We don’t have to look far to find contemporary stories of refugees, even in Europe. Compare the pictures on our television news to the observations in this book, and the similarities are striking: people carried all they could, including beloved pets, cars queued to leave the city, train stations were crowded with desperate passengers wanting to escape, crushing to board the train. People ran out of fuel for their cars and food for their families.
Frenkel has an eye for detail, whether profound or absurd. At one point she finds a room to rent in a “sweet little cottage” which is made unpleasant by the fact that a municipal abattoir has been built opposite and the smell wafts over on the wind. A young man trying to sleep on a train stretches his bent leg and rests it on hers, but she doesn’t move it because he is sleeping and she could tell he had been in physical pain. In Nice she would spend hours queuing for food at the shops, making sure to wear a straw hat to protect herself from the heat of the sun.
Frenkel’s first attempt to escape to the safety of Switzerland ended in heartbreak. The local man who is paid to take them across the border is unpleasant, and Frenkel’s fellow travellers are impatient with her and often leave her well behind on the road. They are all arrested, apart from the local guide, who runs away. After a night in prison she is transferred to Annecy. It is on this bus ride that she sees a hole in a barbed wire fence which she walked past the night before. In the darkness she hadn’t spotted it, but now she sees how close she was to escaping to Geneva.
Having experienced the best and worst of human nature, Frenkel reflects on how humans behave, without allowing these reflections to slow the narrative. After witnessing extreme and unnecessary cruelty against refugees she concludes that “some deep sadistic urge must lie hidden in every man, waiting to be exposed when the opportunity arises.” The shock of the events unfolding is communicated well, with one woman exclaiming “God in heaven, and these things are happening in France!” A society which was advanced and sophisticated is crumbling under everyday, casual brutality. This is contrasted by unexpected kindness, such as the way an Italian soldier from Napoli catches her at the border and should hand her over to the police, but instead protects her from discovery and lets her go unharmed. An elderly lady who helps her in the street and takes her to a café before walking off turns out to have secretly paid for her meal.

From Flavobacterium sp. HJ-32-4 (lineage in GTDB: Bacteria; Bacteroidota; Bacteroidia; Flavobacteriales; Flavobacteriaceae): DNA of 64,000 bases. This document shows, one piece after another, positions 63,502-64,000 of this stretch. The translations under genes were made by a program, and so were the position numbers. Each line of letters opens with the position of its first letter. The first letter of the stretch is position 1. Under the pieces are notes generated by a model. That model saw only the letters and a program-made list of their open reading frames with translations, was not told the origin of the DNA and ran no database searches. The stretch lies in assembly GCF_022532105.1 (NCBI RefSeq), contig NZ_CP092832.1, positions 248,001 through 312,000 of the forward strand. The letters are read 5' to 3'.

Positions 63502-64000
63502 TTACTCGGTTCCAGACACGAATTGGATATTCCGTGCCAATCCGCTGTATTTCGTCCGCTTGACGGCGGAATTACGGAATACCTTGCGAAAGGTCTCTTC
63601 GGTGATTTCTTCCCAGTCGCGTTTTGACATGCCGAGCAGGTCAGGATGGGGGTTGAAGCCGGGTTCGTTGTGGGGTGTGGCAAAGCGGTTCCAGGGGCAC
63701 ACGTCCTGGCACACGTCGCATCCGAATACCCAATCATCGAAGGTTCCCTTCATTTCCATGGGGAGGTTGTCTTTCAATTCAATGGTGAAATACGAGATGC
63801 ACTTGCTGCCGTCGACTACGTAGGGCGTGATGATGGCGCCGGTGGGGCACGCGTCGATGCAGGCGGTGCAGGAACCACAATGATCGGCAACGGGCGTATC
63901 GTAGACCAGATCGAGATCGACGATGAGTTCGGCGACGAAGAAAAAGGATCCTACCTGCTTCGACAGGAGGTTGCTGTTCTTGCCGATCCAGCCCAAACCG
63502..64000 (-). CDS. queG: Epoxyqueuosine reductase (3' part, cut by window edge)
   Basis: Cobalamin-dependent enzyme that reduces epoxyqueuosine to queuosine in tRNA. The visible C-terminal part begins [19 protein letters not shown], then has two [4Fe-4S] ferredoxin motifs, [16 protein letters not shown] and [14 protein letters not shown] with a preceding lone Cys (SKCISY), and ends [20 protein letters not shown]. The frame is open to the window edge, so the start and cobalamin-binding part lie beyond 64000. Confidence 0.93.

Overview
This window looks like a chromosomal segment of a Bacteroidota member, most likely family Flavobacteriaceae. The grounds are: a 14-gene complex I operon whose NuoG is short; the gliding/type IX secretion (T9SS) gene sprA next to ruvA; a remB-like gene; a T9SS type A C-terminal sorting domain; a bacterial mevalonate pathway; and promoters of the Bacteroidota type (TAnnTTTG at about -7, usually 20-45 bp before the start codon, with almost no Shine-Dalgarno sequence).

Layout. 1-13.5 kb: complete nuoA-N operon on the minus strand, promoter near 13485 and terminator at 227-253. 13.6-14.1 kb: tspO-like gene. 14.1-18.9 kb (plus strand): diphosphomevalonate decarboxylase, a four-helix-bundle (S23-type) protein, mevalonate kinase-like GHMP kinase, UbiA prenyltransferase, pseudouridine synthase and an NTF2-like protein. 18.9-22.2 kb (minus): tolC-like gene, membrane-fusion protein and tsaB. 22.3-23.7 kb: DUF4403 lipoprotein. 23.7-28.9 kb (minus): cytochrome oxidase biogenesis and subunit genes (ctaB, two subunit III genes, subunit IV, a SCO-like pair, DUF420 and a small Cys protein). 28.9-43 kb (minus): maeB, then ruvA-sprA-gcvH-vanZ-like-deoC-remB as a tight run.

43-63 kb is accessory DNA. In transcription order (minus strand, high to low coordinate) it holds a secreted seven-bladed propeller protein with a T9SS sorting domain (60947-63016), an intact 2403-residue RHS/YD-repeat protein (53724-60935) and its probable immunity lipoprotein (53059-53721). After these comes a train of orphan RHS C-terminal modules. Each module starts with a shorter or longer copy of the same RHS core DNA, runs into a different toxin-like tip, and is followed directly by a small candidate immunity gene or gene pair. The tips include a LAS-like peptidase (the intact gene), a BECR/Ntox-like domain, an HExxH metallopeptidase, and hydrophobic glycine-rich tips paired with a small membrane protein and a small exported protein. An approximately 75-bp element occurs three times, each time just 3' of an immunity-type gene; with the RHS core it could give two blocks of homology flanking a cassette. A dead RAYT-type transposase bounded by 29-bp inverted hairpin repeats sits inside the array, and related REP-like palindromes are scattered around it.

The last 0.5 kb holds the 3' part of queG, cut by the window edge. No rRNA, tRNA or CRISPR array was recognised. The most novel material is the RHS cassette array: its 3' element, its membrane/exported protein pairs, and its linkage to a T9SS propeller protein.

The book is not just a heart-wrenching story of survival, but it also reads like a thriller. Hiding in one city then another, in one house then another, always questioning who to trust, always plotting her escape to Switzerland, the narrative has a momentum that makes it very easy to read. Frenkel is a sympathetic, unsentimental narrator.
One of the most poignant details comes in the Dossier section at the end of the book, where there is a photograph of an original inscription by the author after the book’s 1945 publication. It is inscribed to Reverend Father Pierre Noir. After expressing gratitude, Frenkel writes, “I would be so grateful for your prayers – I seek inner peace…How great is my suffering.”
It speaks not just of the suffering refugees have to endure in their ordeal, but the ripples of grief which continue into peace time.
Mid-January is traditionally the time when we break all the resolutions we made at the start of the month. The new exercise regime is a pain, drinking less coffee was ditched when you discovered it was one of the few things pushing you through a busy morning, and going dry means you’ve denied yourself one of life’s small pleasures: a glass of Rioja on a dark, winter’s evening.
And how many people have decided they will read more books this year? Probably quite a few. Read more books, watch less Netflix. I’ve heard that a couple of times in the past few weeks.